I started out the week writing about my crazy family schedule– and then blabbered on about the importance of showing folks interested in this career what it really looks like.. day in, day out … from the inside. Many of you have posted comments on my two previous posts- and I’m just delighted by this. But gosh- it always comes back to Whimple’s comments. His comment on the thread on my last post touched on lots of things – what effect such crazy schedules might have on kids, on marriage, on my ability to be fair or family friendly later on in my career … should I be promoted… sit on study section etc. etc. ..
So, I started out writing a reply to Whimple- and to others of you who commented on the last post- and it just became too long… so I made it a post instead. Here goes:
Whimple- I adore you too- but believe me, I’ve seen it all.
First, our schedule wasn’t always so crazy. We seem to go in cycles of crazy and sane schedule wise. When I did my Ph.D., I did not have children until the very end. I worked very 8-5 , and rarely (unless to take care of cell culture) on the weekends- same after my older daughter was born for about 2 years time. In my fourth year of vet school- there were periods of craziness depending on what clinical rotation I was on. This was unavoidable, because horses just don’t foal 9-5, and that little dog with the flail chest might crash, and it won’t be on your schedule. When I was a postdoc and my husband was a pre-tenure TT faculty, and our children were small, our work/family schedule was easier- mostly because I bore most of the child care responsibility, and I wasn’t particularly invested in my job at the time.
Second, I’m not going to lie to you- our schedule has been nuts in the last 2 years- with cycles of continuous grant writing- while hours spent grant writing may feel productive (we write lots of pages)-unless the grant gets funded, they are not. But these hours take away from actual productive work – running the lab, mentoring and paper writing (the only work that counts by NIH standards, I’m depressed to say). No papers… no grants … vicious cycle. I hope we are going to break that cycle now. And- needless to say- no grant equals NO JOB. I have lots of skills and am not afraid of doing something else- but I have chosen to give this career a try and give it my best effort. … and my kids are now old enough to keep telling me they don’t want to move away from this town and their friends, and they say that I better get my grant.
Third, my children are no longer day-care age (as they were at earlier points in my career). They are school age, and with school age come after school sports/ events/ and extracurricular activities- and also school events that occur during the middle of the day as well. Now we are not just juggling two adult schedules, we are also juggling schedules of two sets of kids events and activities. Instead of 2x schedules to manage, we’ve got 4x. It’s actually exponentially more difficult. (Kind of like 2 kids is more than twice the work of one.)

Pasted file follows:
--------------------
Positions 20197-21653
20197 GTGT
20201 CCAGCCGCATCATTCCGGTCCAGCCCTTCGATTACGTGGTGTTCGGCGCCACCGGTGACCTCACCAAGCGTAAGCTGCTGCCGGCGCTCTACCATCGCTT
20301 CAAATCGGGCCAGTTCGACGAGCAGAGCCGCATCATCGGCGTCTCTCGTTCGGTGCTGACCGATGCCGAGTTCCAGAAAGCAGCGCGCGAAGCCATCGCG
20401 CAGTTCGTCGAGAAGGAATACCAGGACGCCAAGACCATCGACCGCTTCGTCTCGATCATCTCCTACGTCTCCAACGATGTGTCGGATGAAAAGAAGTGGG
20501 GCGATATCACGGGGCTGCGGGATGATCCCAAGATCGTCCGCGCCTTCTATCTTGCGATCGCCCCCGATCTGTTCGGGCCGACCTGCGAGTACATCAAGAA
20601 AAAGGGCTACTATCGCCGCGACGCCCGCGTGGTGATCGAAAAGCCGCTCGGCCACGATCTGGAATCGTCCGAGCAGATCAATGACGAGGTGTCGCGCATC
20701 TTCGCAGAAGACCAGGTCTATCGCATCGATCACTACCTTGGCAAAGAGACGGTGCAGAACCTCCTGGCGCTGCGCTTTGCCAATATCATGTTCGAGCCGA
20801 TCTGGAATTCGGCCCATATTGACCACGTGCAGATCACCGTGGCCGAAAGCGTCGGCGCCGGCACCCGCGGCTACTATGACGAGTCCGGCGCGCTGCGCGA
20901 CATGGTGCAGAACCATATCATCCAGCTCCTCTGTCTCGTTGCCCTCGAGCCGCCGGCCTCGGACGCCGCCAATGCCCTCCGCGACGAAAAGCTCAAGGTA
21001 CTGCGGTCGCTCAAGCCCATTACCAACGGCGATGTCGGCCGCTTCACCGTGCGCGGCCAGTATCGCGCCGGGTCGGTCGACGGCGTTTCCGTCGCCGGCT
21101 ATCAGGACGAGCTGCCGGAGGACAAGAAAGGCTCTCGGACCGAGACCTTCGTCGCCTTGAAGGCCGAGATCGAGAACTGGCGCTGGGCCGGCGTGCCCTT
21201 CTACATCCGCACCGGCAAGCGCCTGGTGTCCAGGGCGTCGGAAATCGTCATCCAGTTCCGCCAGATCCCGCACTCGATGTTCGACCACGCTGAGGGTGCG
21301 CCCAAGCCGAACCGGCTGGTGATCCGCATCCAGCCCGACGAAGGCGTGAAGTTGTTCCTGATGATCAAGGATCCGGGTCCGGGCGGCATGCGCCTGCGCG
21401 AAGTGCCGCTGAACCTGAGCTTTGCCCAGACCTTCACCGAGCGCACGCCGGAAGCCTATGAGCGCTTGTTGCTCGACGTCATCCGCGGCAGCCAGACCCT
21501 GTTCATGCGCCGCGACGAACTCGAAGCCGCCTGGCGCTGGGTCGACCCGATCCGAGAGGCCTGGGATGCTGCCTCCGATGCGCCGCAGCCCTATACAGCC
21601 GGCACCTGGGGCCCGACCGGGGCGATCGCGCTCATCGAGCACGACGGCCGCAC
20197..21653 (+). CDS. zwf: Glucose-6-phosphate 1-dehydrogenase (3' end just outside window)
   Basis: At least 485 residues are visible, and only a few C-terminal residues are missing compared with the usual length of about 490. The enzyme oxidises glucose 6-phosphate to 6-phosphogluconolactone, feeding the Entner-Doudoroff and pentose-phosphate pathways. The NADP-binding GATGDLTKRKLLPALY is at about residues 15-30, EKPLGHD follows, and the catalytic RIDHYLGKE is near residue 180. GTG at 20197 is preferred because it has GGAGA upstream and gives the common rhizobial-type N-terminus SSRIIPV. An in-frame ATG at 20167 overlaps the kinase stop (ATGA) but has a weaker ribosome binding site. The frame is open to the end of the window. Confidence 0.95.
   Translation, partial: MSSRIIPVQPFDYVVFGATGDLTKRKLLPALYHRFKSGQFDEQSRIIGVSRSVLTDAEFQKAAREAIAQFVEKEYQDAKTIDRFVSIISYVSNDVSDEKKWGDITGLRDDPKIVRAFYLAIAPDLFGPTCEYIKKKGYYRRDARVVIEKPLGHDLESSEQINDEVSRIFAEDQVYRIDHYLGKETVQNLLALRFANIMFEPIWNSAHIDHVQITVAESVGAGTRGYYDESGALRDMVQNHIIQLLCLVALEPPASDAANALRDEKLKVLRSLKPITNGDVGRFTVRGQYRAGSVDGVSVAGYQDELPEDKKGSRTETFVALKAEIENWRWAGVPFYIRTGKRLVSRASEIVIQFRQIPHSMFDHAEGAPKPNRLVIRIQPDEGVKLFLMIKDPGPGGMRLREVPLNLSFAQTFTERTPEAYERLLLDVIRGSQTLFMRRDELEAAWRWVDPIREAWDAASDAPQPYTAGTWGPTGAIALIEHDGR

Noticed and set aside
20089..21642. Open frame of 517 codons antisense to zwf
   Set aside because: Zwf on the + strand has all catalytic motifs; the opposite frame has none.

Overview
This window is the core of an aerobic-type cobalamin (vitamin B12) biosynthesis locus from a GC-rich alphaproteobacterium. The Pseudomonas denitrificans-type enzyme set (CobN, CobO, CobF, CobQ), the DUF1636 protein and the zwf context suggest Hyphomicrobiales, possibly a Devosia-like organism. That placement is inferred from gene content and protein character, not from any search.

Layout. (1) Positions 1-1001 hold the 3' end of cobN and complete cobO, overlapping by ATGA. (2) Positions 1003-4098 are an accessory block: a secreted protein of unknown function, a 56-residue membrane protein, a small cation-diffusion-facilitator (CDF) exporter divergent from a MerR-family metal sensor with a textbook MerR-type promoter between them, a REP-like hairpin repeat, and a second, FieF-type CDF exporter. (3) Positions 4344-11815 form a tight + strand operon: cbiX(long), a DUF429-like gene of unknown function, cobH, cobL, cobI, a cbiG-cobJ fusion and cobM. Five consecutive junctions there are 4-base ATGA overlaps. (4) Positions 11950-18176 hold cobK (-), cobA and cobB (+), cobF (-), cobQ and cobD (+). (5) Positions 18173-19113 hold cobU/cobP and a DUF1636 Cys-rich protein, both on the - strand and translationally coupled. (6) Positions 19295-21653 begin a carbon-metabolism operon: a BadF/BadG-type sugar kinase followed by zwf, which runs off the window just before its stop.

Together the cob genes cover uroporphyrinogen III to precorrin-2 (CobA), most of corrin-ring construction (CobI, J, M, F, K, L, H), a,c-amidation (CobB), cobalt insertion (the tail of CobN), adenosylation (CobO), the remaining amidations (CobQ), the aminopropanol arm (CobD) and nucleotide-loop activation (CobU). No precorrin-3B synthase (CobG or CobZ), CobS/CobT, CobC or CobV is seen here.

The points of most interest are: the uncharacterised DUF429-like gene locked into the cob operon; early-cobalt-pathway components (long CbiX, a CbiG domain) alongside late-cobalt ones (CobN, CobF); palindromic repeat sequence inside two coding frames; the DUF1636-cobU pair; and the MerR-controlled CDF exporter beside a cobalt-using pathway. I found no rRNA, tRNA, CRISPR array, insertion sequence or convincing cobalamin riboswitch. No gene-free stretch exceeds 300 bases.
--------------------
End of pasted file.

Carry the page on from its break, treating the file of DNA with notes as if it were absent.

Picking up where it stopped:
Fourth- then there is marriage. DrMrA is, as I’ve stated before on this blog, the bedrock of my existence. We have been together almost two decades. I’m not going to lie to you about that one either- we have so much joy- but we can also be as pissed off at each other as the next couple. There will ALWAYS be competing influences that challenge our relationship – whether they are job issues, whether they are kid issues, whether they are aging parent issues or whatever (and I can tell you we have them all!)… but in my heart I know that we have a marriage that we are both committed to- and if adjustments need to be made, they will be. And, I suppose I failed to mention that we frequently see each other during the work day- as our offices are close. This is something we have been fortunate to be able to do for most of our relationship.
And finally- how will I behave when and if I’m so fortunate to get tenure, be promoted, and sit on P&T or study section? I suppose only time will tell. But- I will say this. All of my grad students and my post-doc have kids (in fact, most of them have TWO kids). Two babies have been born to lab members in the last three years- and there may yet be another. One of my lab members bears the majority of the child and household responsibility because the spouse travels continuously for job responsibilities. These lab members are pretty 8-5, but when something critical needs to get done- they find a way. Personally, I think this is an excellent thing- a life skill really- that I hope I’ve been able to teach them by example. Since I’ve been here we’ve recruited 4 faculty members, the majority were women, the majority were people with children … most had >1 child. So, I think I should be judged not by what I might do at some hypothetical point in the future, not by what I might think- but by what I have actually done to change the face of science (or just my institution), or the family friendliness of science by my own actions. When it comes to P&T and study section- I might actually have to be on the inside to be able to change things for the better- I’m doing my best to make this happen.